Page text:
This holiday season we have a few suggestions to help parents who are encouraging their children’s musical studies with gifts that support their efforts. Enjoy!
1. Music stand
Having a sturdy music stand available in your child’s practice area is a great way to show support for their music studies. A solid stand will hold all of their music books and because of its solid desk, it will support any writing you or your child might need to do during practice. (And who can resist these fun colors?!).
2. Practice Space makeover
If you already have a stand like the one above, try adding a few inspirational messages or images for your child in or around their practice space. You could consider framing images of famous violinists such as Joshua Bell, Hilary Hahn or Sarah Chang and/or printing some nice quotes about practice such as,
“Practice isn’t the thing you do once you’re good, it is the thing that makes you good.”—Malcolm Gladwell
“Only practice on the days that you eat.” -Shinichi Suzuki
“The slower you go, the faster you get there.” -John Link
Metronome. Every music student needs a metronome. While there are many metronome apps available, I am a fan of the ‘old school’ metronome placed on a stand or shelf nearby for several reasons. First, it is loud. And second, there are no distractions from other apps or excuses to wander into social media during practice. 😉
Pencil Holder. Don’t be caught without one!
Page markers. A fun way to mark the pages of assignments in your music books.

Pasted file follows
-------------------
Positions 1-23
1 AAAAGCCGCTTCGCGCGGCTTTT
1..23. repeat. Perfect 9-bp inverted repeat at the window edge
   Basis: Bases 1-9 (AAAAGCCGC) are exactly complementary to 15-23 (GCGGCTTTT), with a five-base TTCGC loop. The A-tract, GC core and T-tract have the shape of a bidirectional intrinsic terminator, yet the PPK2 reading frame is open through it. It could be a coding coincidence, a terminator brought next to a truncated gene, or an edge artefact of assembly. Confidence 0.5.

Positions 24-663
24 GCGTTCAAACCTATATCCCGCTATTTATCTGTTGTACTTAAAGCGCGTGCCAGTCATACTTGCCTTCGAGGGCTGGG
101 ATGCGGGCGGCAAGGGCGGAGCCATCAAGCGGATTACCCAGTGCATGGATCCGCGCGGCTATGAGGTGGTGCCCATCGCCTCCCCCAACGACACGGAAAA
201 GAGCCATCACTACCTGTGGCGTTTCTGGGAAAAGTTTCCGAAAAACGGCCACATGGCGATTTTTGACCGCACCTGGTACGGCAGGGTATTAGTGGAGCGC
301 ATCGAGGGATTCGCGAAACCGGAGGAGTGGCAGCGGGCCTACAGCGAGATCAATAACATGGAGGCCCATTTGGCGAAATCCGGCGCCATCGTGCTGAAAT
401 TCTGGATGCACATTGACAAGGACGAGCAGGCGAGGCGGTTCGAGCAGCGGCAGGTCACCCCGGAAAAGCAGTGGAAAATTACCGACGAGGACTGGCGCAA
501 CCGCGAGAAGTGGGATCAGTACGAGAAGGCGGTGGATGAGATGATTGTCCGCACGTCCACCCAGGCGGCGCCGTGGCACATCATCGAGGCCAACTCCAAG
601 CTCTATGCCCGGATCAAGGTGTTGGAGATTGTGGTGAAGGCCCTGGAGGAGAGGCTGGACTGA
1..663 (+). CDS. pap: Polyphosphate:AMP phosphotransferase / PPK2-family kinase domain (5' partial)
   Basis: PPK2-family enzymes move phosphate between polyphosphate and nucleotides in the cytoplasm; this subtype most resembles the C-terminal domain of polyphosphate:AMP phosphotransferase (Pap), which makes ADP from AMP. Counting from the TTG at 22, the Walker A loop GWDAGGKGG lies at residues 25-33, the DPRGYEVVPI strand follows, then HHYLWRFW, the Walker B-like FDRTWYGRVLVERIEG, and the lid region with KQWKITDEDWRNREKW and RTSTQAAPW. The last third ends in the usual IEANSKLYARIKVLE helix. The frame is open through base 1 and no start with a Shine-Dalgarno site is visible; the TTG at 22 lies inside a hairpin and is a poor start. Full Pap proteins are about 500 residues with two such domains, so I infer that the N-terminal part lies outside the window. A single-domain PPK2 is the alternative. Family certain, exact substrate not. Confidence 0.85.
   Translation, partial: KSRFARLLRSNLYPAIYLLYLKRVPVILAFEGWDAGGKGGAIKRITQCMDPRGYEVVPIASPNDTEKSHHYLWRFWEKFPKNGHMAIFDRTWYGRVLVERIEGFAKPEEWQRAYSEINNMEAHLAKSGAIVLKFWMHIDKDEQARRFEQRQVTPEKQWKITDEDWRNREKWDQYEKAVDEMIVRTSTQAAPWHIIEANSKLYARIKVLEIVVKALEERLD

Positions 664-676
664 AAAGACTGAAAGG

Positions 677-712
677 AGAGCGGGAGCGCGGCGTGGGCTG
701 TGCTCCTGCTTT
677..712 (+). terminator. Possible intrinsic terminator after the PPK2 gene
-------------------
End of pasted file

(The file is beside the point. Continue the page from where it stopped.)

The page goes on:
Highlight tape. Students enjoy using this tape to mark the “map” or form of a piece or to use it to mark spots that need extra practice.
4. New Case strap
Having a new accessory for their instrument could not only zhuzh up their violin case, but also perhaps their enthusiasm for it (and even the practice it demands). These straps at Strapsy are fun and unique!
5. Fun Games and Practice items
A great way to bring some humor and play into a hard working practice session is to use little trinkets and games to keep things light and the corrections impersonal. Can you balance a friend on your violin while you play your review piece? Can you move a bead for every “keeper” achieved in a phrase? Along the same lines, try adding a fun music game to your practice or for a family game night. Michiko Yurko, a Suzuki piano teacher in Washington D.C, developed these fantastic materials. Many of our students order the puppy pack. Try playing traditional card games like War, Solitaire, or Go Fish with these music note cards.
6. Concert Tickets
We are so fortunate to live in an area where there is an abundance of live music ready to be heard almost anytime. OPSA teachers perform in a many different places around the Chicago area. You can hear them in a chamber concert, downtown in an orchestra performance, in River Forest in a Bach cantata, and more. The Chicago Symphony has lovely children’s concerts like these. You can also find inspiration together by attending a Chicago Youth Symphony concert.